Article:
Monday, March 18, 2013

Worth Watching: Tales of Manhattan (1942)

Title: Tales of Manhattan
Director: Julien Duvivier
Language: English
Rating: Unrated

Tales of Manhattan is made up of a series of vignettes involving a cursed evening coat. Coming in contact with the coat might bring you misfortune, though in many cases the misfortune reveals an important truth or blessing in disguise.

Each vignette is distinct, with its own storyline and set of characters. They're also uneven in quality. Sometimes Tales of Manhattan is great; other times you wonder what the filmmakers were thinking. But I'm recommending it anyway, because it's packed with wonderful actors who do some strong work with whatever they're given.

First Tale
A temperamental actor (Charles Boyer) isn't sure that the woman he's having an affair with (Rita Hayworth) will leave her loveless marriage. Boyer has a compelling screen presence, and Hayworth is mesmerizing. A lot of the action is set in an eerie hunting lodge where the walls are crowned with the antlers of slain deer.

Rita Hayworth and Charles Boyer in Tales of Manhattan


Second Tale
On the day of her wedding, a young woman (Ginger Rogers) finds evidence that her fiancé (Cesar Romero) is cheating on her. He calls in his best friend (Henry Fonda) to take the fall for it and pass himself off as a lothario.

With the exception of Roland Young playing the butler, the characters here annoyed me, and I probably wouldn't have put up with them for a full-length movie. However, like the other vignettes, this one is about 20 minutes long, and I got a chance to watch Rogers and Fonda work together and build up some beautiful chemistry with weak material in a short span of time. I also got a kick out of seeing Cesar Romero in this role; so far, I've only known him as The Joker from the campy Batman TV show with Adam West.

Third Tale
A middle-aged composer (Charles Laughton) finally gets his big break: a chance to have his music performed by a renowned orchestra.

Laughton gives a moving performance, but the embarrassing situation he has to deal with on his big night, when he's set to introduce his music to the world, feels forced.

Fourth Tale
An out-of-work, alcoholic lawyer and Harvard alum (Edward G. Robinson) makes an effort to turn his life around by showing up to a reunion held for his college class. Surrounded by people who've succeeded professionally, he tries to blend in and pretend he's been doing well too, but an old college rival (George Sanders) threatens to expose him.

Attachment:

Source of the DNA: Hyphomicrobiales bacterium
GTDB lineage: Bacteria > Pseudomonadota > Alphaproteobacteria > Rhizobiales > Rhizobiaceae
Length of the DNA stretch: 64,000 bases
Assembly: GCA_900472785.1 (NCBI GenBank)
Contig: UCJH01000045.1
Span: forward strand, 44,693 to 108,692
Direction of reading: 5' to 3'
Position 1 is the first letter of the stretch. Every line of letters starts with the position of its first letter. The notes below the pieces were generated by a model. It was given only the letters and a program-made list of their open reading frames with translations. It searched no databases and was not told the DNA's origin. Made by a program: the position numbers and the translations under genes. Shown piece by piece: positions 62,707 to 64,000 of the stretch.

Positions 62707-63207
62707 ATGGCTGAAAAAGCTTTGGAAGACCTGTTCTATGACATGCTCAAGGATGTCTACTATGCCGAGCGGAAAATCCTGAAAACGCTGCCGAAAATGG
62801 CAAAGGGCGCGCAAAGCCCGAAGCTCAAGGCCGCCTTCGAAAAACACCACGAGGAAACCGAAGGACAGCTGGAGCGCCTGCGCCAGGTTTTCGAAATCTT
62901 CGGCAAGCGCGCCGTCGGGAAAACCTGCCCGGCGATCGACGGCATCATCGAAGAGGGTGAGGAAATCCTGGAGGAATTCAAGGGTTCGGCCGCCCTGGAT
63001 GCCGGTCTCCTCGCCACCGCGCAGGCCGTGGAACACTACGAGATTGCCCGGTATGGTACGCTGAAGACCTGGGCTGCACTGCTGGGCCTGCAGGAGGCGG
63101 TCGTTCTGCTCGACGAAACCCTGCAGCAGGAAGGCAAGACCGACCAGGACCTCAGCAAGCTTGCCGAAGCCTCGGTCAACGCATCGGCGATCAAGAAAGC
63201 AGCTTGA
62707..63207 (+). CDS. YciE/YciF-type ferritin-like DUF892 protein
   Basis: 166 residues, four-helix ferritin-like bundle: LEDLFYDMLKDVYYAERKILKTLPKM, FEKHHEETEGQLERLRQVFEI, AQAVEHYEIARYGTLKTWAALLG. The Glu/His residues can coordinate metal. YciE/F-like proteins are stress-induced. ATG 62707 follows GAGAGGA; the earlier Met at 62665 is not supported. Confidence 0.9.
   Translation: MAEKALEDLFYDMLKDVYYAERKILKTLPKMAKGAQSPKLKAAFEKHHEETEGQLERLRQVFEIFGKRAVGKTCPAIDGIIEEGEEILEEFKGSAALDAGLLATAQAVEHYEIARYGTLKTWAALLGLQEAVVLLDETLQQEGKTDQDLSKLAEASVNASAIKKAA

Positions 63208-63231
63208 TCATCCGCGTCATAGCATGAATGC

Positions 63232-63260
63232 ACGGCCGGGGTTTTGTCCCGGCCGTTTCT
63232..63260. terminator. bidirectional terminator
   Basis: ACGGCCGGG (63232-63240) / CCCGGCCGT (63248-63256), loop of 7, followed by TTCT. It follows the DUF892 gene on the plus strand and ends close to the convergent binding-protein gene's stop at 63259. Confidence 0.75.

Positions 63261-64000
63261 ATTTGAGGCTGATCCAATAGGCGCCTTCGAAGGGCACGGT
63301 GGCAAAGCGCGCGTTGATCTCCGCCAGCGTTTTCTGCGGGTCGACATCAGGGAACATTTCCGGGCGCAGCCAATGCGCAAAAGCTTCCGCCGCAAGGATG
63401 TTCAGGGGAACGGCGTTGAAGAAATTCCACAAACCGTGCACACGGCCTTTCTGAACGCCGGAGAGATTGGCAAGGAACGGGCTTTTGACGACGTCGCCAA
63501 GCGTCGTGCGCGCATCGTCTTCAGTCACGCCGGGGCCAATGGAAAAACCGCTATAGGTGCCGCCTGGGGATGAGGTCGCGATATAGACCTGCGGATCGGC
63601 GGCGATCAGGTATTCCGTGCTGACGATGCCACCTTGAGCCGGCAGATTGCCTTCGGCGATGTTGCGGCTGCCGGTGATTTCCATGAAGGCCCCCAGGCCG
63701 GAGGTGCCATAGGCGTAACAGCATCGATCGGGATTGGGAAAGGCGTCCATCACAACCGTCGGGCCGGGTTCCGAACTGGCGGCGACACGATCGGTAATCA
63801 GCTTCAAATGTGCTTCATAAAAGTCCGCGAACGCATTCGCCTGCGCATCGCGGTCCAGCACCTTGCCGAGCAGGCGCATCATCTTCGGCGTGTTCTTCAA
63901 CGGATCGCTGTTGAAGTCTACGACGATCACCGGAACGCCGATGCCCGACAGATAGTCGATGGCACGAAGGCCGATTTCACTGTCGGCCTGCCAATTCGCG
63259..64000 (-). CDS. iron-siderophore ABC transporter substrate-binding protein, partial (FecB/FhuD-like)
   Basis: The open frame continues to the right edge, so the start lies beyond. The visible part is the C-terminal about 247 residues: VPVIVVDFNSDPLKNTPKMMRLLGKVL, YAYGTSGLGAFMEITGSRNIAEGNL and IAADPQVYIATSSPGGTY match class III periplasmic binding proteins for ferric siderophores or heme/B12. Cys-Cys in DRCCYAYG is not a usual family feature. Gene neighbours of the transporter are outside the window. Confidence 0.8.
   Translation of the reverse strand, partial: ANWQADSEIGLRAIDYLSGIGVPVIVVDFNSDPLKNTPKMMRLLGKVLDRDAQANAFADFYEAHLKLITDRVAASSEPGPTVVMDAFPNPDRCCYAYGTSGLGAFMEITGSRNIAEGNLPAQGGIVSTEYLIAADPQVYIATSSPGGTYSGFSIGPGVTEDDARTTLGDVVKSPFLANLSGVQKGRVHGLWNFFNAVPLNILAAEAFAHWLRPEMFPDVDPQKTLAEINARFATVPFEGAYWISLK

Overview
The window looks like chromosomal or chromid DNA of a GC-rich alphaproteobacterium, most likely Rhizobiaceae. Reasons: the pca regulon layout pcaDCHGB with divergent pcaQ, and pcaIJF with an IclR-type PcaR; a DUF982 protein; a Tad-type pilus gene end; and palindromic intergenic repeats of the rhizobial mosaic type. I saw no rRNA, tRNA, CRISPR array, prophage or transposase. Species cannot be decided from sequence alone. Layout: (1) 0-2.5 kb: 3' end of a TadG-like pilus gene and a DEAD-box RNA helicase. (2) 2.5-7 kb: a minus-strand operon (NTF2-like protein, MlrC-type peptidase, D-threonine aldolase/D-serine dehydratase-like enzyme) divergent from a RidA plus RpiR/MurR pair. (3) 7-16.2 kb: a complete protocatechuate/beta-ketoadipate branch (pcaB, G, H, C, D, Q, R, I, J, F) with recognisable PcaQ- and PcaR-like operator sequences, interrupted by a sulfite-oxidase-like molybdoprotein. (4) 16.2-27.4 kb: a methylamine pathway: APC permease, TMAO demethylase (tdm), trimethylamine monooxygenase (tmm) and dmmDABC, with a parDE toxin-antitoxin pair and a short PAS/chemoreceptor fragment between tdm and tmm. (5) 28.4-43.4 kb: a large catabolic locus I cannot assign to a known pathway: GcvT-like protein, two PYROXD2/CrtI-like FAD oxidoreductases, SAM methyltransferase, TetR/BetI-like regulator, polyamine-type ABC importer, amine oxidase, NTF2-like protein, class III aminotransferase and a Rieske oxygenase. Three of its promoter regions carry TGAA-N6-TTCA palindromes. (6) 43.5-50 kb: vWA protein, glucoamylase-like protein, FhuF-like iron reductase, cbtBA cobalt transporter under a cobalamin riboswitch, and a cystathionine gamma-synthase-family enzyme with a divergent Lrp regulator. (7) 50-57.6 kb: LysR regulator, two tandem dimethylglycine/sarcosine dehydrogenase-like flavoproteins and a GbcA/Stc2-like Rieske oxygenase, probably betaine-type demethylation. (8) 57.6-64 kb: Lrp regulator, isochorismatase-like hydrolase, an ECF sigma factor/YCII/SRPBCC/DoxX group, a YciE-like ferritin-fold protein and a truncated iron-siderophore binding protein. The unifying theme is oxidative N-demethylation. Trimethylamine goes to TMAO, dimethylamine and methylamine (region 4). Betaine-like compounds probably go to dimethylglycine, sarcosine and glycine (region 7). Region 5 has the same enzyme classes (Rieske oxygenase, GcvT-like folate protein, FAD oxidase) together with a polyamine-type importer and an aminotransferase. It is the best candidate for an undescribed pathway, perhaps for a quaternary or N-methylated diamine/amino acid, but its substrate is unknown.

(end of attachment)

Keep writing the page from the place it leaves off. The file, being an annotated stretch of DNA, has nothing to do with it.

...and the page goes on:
At one point, Robinson delivers a long monologue that in the hands of a lesser actor might have dragged, but he's fantastic. I think he gives the best performance in the whole movie.

Edward G. Robinson in Tales of Manhattan

Fifth Tale
This vignette isn't set in Manhattan, but on land farmed by black sharecroppers. Ethel Waters and Paul Robeson star as a wife and husband who come across an unexpected windfall, and Eddie 'Rochester' Anderson plays their reverend. They're all given cringeworthy material to work with and not much of a chance to really show their talents. Robeson, with his wonderfully deep voice, sings a little, but Waters unfortunately doesn't.

*All images link back to their sources (Pinterest and Film Fanatic).

5 comments:

Yvonne@fiction-books said...

Hi H Katz,

This post is a real trip down memory lane for me.

As a young child, I used to love watching all the 'oldie' black and white films, featuring some of the wonderful talent of the time.

This is definitely not the kind of film I could watch now, unless hubbie was well and truly out of the way, as this deifinitely isn't his kind of thing.

Edward G. Robinson was always one of my favourites and I still can't listen to Paul Robeson sing without it bringing a tear to my eye.

I know that perhaps one of my favourite female actresses wasn't the most glamorous, but I think she was so talented and that was Bette Davis, those eyes could be so spooky or so alluring, depending on the role she was playing.

What a great post and thanks for sharing,

Yvonne

HKatz said...

Thanks, Yvonne.

I know that perhaps one of my favourite female actresses wasn't the most glamorous, but I think she was so talented and that was Bette Davis, those eyes could be so spooky or so alluring, depending on the role she was playing.

Bette Davis had wonderful talent, yes. She could be very glamorous when she wanted to, but also easily slip into more frightful, conniving and deranged characters.

Naida said...

This does sound worth watching, especially the First and the Fourth Tale. Interesting idea about the cursed coat.

HKatz said...

The cursed coat sometimes works well, and other times is gimmicky. I liked the fourth tale best, though the first one had a great atmosphere.

Relyn Lawson said...

I adore Rita Hayworth. Am off to request this.